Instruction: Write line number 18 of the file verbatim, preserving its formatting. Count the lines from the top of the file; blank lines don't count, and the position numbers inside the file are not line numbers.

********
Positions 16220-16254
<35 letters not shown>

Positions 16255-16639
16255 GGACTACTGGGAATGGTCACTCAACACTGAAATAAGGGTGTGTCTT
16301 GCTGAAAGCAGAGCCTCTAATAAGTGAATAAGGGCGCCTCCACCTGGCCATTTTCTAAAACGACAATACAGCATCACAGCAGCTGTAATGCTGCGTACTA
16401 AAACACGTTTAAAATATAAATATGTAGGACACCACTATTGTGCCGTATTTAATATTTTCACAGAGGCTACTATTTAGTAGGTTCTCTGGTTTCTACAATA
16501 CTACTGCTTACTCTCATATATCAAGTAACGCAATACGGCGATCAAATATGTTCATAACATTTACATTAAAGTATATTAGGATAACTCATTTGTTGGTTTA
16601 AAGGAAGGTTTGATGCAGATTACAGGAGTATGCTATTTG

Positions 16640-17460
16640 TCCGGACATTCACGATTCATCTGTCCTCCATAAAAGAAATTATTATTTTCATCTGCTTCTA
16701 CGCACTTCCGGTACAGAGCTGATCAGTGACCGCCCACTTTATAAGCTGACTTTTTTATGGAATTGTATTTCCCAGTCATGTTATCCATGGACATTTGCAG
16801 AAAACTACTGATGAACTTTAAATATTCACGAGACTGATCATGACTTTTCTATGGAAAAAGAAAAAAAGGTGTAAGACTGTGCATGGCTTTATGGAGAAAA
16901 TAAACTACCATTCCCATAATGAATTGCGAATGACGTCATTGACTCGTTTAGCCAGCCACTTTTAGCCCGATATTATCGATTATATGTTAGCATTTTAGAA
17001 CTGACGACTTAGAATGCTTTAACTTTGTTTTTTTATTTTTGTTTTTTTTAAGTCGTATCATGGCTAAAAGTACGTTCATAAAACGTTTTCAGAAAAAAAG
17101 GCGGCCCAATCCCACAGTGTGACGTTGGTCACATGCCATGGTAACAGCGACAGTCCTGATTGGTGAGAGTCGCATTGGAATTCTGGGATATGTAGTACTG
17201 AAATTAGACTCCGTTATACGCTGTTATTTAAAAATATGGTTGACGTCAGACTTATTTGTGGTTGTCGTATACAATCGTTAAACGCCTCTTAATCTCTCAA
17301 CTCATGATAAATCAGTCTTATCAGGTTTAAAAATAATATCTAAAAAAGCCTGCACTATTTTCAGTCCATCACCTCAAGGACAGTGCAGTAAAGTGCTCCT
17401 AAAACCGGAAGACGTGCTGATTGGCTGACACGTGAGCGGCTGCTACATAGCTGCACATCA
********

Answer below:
17401 AAAACCGGAAGACGTGCTGATTGGCTGACACGTGAGCGGCTGCTACATAGCTGCACATCA